The man bowed once, a courtly gesture that seemed oddly natural in the clearing. Then he faded backwards. She blinked and there was only a hollow space where he had been. The boy remained behind, staring at her.

“H-help,” she croaked. The boy’s eyes darted up to the crown of her head and he drew a knife from his pocket, frightening her for just one moment--until he knelt beside her and sawed at the strands trapping her to the ground. By the time he was finished, it was full dark and the moon had not yet appeared.

Too dark to go anywhere, she thought. The boy watched her--she could see his eyes gleaming in the dark, like a cat’s eyes reflecting and amplifying the dim light of the stars.

She tried to say, “Sit,” but her voice failed her. Still, he seemed to understand, for he sank to the ground next to her.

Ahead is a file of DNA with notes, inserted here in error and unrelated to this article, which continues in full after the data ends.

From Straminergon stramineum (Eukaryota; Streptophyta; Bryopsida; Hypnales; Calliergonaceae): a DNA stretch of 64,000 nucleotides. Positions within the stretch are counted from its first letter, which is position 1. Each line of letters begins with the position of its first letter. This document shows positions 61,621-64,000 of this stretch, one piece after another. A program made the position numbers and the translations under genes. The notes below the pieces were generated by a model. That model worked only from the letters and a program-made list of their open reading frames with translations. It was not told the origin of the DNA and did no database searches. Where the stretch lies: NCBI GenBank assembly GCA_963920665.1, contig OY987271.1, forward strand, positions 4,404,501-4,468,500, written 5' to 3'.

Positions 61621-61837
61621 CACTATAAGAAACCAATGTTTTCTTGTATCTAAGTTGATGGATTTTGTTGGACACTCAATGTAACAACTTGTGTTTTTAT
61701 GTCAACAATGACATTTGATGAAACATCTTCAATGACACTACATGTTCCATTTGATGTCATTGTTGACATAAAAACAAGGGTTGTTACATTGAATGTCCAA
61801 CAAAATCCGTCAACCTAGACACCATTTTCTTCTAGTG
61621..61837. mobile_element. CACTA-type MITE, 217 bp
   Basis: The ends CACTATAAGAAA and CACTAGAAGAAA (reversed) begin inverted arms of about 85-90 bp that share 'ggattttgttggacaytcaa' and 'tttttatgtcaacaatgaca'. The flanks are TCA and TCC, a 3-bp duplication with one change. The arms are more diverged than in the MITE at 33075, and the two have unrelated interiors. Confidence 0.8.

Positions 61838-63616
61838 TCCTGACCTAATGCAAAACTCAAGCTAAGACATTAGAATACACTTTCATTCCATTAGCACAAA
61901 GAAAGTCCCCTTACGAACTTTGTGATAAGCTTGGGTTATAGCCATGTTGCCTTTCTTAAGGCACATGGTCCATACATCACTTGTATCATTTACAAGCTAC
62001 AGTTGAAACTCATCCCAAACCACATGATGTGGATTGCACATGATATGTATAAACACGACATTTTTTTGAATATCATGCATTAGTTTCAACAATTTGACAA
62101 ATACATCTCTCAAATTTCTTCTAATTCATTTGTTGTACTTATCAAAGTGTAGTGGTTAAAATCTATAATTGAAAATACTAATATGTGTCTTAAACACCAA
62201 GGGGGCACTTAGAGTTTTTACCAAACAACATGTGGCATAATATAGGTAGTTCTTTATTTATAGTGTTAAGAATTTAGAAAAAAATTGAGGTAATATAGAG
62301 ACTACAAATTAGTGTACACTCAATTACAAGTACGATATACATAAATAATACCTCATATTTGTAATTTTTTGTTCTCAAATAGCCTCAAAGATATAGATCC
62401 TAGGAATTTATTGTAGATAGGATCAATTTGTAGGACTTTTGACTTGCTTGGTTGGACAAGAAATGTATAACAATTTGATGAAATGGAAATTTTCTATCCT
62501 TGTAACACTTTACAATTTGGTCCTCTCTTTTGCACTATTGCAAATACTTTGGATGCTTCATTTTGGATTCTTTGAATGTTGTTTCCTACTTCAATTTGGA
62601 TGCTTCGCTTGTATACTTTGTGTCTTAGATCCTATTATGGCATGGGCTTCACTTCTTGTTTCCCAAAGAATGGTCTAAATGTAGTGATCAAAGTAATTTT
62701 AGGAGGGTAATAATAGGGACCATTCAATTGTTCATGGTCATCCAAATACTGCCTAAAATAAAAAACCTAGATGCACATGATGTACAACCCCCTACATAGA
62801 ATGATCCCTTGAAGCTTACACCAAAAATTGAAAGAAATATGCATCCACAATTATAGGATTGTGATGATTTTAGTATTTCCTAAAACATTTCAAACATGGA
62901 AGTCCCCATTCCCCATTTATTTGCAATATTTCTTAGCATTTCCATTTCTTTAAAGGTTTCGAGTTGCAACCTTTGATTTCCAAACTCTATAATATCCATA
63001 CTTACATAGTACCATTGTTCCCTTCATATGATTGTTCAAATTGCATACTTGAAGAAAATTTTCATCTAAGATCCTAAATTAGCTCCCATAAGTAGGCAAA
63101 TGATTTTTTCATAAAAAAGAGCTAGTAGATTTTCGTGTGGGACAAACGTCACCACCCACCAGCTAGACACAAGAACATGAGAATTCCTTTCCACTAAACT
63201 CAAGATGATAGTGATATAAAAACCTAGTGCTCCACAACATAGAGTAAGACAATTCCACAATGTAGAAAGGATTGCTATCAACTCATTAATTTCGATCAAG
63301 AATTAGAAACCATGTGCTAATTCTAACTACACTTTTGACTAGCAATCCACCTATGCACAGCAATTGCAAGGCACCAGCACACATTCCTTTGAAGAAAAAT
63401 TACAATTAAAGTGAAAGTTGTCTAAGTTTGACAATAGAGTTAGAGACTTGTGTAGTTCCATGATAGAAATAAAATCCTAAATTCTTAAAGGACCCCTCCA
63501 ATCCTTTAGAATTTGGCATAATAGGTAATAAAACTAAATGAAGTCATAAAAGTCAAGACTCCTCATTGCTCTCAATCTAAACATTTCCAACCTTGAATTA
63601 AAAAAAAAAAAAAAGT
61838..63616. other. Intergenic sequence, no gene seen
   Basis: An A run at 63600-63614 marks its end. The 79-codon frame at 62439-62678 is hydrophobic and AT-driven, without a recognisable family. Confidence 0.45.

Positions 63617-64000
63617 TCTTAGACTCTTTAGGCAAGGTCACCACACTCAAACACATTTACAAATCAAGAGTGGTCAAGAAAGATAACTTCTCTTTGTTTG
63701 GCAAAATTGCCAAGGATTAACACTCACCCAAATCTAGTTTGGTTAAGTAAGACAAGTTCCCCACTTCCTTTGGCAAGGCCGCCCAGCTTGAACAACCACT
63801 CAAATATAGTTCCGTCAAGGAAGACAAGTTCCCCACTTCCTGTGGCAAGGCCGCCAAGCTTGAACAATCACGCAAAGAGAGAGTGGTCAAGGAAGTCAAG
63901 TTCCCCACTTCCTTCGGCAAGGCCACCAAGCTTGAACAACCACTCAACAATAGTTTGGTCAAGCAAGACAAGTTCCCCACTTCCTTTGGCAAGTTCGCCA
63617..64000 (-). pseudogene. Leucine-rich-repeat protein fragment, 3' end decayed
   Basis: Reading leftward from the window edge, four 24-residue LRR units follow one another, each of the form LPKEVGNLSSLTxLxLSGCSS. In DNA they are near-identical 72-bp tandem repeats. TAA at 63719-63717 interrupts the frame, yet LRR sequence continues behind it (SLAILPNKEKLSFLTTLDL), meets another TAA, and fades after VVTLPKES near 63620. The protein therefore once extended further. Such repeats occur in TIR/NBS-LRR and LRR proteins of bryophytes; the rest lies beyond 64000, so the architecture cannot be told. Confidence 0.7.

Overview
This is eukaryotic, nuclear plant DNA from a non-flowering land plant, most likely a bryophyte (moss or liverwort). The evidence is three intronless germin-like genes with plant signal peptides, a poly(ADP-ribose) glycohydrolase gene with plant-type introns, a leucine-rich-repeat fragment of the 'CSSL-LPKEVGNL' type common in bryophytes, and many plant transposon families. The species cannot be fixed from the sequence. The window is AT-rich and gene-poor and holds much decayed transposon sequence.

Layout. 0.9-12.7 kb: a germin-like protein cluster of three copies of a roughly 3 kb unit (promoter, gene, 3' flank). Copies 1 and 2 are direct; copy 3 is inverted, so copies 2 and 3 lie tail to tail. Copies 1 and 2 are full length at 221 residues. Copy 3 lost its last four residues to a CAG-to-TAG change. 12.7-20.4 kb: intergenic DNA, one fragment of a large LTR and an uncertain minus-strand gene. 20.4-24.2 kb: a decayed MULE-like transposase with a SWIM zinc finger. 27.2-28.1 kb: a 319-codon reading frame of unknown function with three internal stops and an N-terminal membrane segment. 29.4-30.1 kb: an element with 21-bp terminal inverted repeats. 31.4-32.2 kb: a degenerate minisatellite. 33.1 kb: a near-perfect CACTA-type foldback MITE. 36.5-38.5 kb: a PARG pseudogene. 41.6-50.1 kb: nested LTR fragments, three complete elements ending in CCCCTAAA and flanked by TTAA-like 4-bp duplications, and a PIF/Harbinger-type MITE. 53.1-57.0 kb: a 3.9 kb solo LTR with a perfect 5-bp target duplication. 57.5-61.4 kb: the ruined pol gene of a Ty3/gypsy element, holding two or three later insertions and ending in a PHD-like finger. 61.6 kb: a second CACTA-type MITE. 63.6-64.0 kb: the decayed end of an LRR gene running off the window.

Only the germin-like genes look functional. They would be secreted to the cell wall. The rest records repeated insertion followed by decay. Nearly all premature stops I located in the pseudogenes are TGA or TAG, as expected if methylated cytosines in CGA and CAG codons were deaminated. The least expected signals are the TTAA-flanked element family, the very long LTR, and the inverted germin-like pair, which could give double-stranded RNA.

Although she had done nothing so far, weariness filled her. She didn’t try to speak again, simply lay back into the hollow where she had woken, a curious bare patch of earth sunken slightly into the ground. Curling up, she pillowed her head on her crossed hands and fell asleep.
#

Light woke her, or perhaps the sound of birds trilling softly nearby. She turned her head and saw the boy. He was upright and watching her, as if he hadn’t moved all night. His gaze felt like ants creeping on her skin, and she shivered in the warm light of the dawn. The sun was behind him, but she could see enough to notice there was something wrong with his eyes--one was pale as cheese, the other a dark black. Instead of giving him a quizzical look as one might expect, it made him seem dangerous, as if he were a wild beast come to stare at her, considering whether or not to take her for a meal.